Magazine article U.S. Catholic

10 To-Do's after "I Do": What Makes a Marriage Work? Marriage Experts and Everyday Couples Offer 10 Tried-and-True Tips

Magazine article U.S. Catholic

10 To-Do's after "I Do": What Makes a Marriage Work? Marriage Experts and Everyday Couples Offer 10 Tried-and-True Tips

Article excerpt

Maureen Rogers and Lanny Law, caught in a sudden downpour, took shelter in a little cafe and warmed up with some tea. After several hours of conversation--and several pots of tea--Maureen and Lanny knew they wanted to be together. Some 20 years have passed since that tea-filled heart-to-heart talk, but when Maureen phones her husband to say she's on her way home, Lanny's ready reply is, "I'll put the teapot on." For Maureen, that simple phrase, loaded with memories and meaning, tells her she is still loved by the man she fell in love with.

Is that all it takes for you and your spouse to have a successful marriage--just some schmaltzy words and fond memories? Hardly, according to experts who study the dynamics of marriage relationships. But it doesn't hurt to take part in a little ritual only the two of you share. Similar words and actions that show love and respect, care and concern, interest and affection are all part of the answer to the question: What "works" to keep a marriage together and growing?

Since today more than 40 percent of first-time marriages fail, married couples continue to need both an understanding about what it takes to make their marriages last and some suggestions to help them make the journey together.

Chances are you are already doing some of these. Try others on for size, but don't go into this thinking there is one little trick you can learn to turn your married lift into paradise.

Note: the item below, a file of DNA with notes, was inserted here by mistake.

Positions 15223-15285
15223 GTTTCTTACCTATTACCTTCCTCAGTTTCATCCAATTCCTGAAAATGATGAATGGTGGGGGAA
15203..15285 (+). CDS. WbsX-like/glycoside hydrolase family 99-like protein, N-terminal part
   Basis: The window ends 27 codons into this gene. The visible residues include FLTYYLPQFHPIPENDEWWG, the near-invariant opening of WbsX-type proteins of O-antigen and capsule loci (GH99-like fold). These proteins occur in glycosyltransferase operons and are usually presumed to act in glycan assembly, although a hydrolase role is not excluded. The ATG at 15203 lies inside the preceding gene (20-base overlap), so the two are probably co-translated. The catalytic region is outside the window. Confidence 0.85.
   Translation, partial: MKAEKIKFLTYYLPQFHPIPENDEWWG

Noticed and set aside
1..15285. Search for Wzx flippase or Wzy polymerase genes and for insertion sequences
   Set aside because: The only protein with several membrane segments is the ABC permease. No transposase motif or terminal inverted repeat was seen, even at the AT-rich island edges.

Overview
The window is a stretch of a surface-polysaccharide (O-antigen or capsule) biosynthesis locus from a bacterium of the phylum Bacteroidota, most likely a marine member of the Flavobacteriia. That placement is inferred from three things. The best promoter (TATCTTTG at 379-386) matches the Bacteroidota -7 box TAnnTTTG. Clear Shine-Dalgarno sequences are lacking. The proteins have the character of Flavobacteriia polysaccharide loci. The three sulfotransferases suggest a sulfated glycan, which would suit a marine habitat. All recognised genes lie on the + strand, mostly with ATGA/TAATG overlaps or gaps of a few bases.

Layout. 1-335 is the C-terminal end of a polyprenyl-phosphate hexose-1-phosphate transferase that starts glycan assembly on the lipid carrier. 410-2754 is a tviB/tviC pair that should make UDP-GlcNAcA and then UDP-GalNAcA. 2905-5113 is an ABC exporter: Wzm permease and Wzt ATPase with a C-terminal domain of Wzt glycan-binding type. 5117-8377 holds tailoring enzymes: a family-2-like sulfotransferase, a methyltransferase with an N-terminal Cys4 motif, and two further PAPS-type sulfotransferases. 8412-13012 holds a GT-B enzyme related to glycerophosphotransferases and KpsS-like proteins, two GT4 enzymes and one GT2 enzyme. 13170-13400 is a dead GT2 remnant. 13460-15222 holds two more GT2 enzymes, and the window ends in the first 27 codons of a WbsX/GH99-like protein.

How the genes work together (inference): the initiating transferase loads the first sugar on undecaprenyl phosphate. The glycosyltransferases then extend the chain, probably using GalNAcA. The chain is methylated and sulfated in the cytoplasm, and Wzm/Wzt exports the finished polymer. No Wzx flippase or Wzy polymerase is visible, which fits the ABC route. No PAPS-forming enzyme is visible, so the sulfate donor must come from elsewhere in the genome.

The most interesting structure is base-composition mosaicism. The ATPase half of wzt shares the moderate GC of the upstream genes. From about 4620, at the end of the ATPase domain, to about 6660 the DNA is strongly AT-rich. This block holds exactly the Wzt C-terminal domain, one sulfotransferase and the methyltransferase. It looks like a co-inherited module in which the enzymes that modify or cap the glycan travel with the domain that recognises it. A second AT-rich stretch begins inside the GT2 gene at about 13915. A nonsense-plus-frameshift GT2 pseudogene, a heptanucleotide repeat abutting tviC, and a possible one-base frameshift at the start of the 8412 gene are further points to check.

Maureen Law, now a marriage and family therapist in private practice in Minnesota, warns against cookie-cutter answers.

"People are more complex than easy solutions," she says. "The one-size-fits-all approach doesn't cut it. But if there's a bedrock to the relationship, simple things do work."

For Law, married to fellow therapist Lanny for more than 20 years, having a bedrock means "truly knowing the other person cares deeply about you."

Here are 10 tried-and-true tips:

1. Be able to tell each other how you feel.

Happily married couples know their spouse is not trying to hurt them by expressing his or her own feelings.

Helping couples express feelings is what Mary Jo Pedersen, a marriage and family spirituality specialist with the Family Life Office of the Archdiocese of Omaha, does in her workshops. "Once you've developed the ability to share how you feel about an issue of contention, you've reached a place of intimacy where you can start building instead of fighting," she says.

Mark and Liza Margelofsky of Bonduel, Wisconsin, both St. Norbert College graduates, were married five years ago in the college chapel in DePere. Mark is a teacher and high school coach, while Liza does home day care in order to be with the couple's two toddlers. She also waitresses part time.

The Margelofskys have kept alive their wedding day reading from St. Paul, using the description of love in 1 Corinthians ("Love is patient, love is kind ...") as a tool to help them express their feelings openly and honestly.

"Since it was part of our wedding ceremony, we use the passage from St. Paul as a reminder of what we have and what we need to do to make out marriage work," Liza says. "It's a nice tension-breaker and a friendly way to remind each other, 'Hey, are you behaving as this verse says we should, as God would want you to behave?'"

2. Be intentional about forming an "us."

Partners in a successful marriage work at being a couple. They do things together--work in the garden, attend a concert or sporting event, even paint or clean the house--because shared activities make them feel bonded. They take time to have intellectual intimacy by sharing ideas, talking about what each other is reading, or sharing what they got out of a book or movie.

Couples with good marriages balance their own needs and desires with those of the other person. The Laws, authors of God Knows Marriage Isn't Always Easy: 12 Ways to Add Zest (Sorin Books), say there are only two big questions: What do I need and desire in my life and in my relationship with you? …

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